Three numbers should suffice to give Chinese economic policymakers a sleepless night: 65.4 million, $28.7 billion and $2.45 trillion.
In order, they are the estimate by a government researcher of how many apartments stand vacant in China, many of them bought as speculative investments; the country's trade surplus in July; and the international reserves the central bank has accumulated by buying dollars to hold down the yuan.
Together, they encapsulate the distortions of an economy that favours investment by suppressing the cost of capital and other inputs at the expense of consumers, whose spending power is held down by low wages and low deposit rates.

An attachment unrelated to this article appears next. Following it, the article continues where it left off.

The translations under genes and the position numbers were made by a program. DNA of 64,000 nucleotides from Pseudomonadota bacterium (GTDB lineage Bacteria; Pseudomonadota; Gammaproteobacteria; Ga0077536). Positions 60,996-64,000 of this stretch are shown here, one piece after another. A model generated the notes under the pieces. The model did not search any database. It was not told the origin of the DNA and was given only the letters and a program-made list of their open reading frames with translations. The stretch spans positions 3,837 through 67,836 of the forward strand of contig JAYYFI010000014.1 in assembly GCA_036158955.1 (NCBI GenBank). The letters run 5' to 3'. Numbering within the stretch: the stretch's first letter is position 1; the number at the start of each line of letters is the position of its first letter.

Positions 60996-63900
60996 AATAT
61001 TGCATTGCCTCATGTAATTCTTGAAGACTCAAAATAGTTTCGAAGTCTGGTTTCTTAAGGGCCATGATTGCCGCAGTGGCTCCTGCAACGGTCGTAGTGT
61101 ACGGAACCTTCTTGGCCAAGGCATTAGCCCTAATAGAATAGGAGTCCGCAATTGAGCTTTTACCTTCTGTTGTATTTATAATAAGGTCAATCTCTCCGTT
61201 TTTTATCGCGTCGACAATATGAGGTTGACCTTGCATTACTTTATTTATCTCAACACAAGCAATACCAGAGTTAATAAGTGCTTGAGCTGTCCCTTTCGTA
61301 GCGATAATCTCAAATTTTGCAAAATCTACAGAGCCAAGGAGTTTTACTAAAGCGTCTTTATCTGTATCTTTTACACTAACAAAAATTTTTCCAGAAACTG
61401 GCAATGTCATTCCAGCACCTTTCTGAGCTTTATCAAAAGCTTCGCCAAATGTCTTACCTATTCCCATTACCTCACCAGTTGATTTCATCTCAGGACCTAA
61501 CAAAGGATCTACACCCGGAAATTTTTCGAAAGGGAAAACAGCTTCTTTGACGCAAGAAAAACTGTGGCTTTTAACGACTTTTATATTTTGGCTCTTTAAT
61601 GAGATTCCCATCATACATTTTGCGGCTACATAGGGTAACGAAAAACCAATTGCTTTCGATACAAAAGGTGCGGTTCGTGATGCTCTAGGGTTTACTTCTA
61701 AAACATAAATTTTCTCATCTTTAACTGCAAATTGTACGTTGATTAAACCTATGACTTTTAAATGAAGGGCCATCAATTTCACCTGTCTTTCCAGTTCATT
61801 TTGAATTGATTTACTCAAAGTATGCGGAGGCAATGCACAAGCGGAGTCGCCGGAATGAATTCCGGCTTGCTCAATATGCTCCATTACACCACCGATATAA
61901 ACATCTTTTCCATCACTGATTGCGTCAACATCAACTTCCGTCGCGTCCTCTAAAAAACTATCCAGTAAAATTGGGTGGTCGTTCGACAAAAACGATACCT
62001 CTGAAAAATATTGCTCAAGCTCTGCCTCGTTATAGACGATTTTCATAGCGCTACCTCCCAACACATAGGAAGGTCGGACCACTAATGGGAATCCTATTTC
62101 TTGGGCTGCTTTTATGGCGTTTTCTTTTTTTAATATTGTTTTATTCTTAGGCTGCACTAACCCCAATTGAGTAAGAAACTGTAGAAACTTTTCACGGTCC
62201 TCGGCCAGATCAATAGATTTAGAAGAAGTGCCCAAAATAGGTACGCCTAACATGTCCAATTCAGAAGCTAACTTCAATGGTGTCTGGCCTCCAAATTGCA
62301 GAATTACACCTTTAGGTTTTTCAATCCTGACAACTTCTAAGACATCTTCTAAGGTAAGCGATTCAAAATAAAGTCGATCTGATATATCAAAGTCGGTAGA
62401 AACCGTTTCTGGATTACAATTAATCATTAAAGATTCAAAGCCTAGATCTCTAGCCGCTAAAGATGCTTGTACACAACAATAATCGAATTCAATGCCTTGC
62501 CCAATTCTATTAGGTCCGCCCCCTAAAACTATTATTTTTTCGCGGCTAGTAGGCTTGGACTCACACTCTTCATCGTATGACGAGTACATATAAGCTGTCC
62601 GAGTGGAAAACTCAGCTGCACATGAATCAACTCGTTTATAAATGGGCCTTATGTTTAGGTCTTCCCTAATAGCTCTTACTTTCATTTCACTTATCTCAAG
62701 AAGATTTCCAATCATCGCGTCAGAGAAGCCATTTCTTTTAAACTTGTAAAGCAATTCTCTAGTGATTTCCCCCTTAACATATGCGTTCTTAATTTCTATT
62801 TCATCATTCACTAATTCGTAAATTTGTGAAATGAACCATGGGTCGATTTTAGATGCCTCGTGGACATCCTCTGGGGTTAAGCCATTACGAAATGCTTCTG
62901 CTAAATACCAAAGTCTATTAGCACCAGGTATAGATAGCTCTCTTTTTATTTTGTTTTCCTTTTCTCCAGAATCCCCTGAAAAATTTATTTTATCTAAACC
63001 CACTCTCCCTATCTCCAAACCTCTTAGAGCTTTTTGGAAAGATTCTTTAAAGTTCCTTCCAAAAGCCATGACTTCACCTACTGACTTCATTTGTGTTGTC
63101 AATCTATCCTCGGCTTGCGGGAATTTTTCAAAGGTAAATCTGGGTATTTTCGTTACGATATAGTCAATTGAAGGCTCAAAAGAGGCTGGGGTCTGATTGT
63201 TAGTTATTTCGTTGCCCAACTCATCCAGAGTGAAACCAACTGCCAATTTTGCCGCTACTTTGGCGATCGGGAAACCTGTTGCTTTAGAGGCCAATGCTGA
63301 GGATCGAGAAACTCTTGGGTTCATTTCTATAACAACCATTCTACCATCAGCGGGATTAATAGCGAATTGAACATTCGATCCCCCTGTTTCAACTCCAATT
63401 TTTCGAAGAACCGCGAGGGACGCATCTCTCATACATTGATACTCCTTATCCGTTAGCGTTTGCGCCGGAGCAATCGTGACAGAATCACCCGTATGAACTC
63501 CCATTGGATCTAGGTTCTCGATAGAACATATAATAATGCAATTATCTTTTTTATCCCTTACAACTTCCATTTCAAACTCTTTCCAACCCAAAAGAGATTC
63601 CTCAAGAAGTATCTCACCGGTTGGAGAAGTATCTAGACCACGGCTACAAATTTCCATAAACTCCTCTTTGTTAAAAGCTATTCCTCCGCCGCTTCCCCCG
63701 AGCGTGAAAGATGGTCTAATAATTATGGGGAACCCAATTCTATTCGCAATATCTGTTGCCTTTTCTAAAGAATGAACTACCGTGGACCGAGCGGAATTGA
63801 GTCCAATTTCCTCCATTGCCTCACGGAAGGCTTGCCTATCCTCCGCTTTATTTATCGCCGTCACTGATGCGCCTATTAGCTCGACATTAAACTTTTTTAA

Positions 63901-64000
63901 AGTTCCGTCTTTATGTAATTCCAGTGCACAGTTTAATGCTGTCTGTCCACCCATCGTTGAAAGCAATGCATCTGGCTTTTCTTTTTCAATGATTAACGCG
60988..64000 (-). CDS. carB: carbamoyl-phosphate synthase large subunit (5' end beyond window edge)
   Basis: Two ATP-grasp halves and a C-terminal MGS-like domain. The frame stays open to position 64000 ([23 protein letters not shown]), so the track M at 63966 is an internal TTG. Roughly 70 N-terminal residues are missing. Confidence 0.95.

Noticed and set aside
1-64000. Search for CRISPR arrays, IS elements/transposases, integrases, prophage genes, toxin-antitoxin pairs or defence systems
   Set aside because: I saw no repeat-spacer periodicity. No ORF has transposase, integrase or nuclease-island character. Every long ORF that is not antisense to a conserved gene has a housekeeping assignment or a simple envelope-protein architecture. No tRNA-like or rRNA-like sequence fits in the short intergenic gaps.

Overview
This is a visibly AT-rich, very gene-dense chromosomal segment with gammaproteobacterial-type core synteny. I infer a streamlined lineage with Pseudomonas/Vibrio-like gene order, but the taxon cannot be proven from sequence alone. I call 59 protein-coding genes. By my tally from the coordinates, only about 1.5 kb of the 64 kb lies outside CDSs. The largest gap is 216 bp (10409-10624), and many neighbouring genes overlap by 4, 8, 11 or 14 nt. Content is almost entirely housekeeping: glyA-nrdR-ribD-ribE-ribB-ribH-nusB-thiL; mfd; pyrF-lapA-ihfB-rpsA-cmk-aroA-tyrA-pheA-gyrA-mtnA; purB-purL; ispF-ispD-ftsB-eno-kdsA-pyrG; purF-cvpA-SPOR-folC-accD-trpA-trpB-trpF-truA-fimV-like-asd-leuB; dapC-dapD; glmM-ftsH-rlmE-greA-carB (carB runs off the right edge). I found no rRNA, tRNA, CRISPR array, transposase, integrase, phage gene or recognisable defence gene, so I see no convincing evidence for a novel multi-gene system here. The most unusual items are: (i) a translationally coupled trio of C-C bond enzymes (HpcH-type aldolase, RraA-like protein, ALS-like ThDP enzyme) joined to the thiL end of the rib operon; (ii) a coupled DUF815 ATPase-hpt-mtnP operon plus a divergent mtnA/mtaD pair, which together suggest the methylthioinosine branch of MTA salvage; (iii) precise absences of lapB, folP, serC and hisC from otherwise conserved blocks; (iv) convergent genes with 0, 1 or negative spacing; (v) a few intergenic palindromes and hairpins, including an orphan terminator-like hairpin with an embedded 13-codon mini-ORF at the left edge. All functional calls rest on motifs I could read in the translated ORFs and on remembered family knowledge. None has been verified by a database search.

Text: Alan Wheatley, China Economics Editor, Reuters
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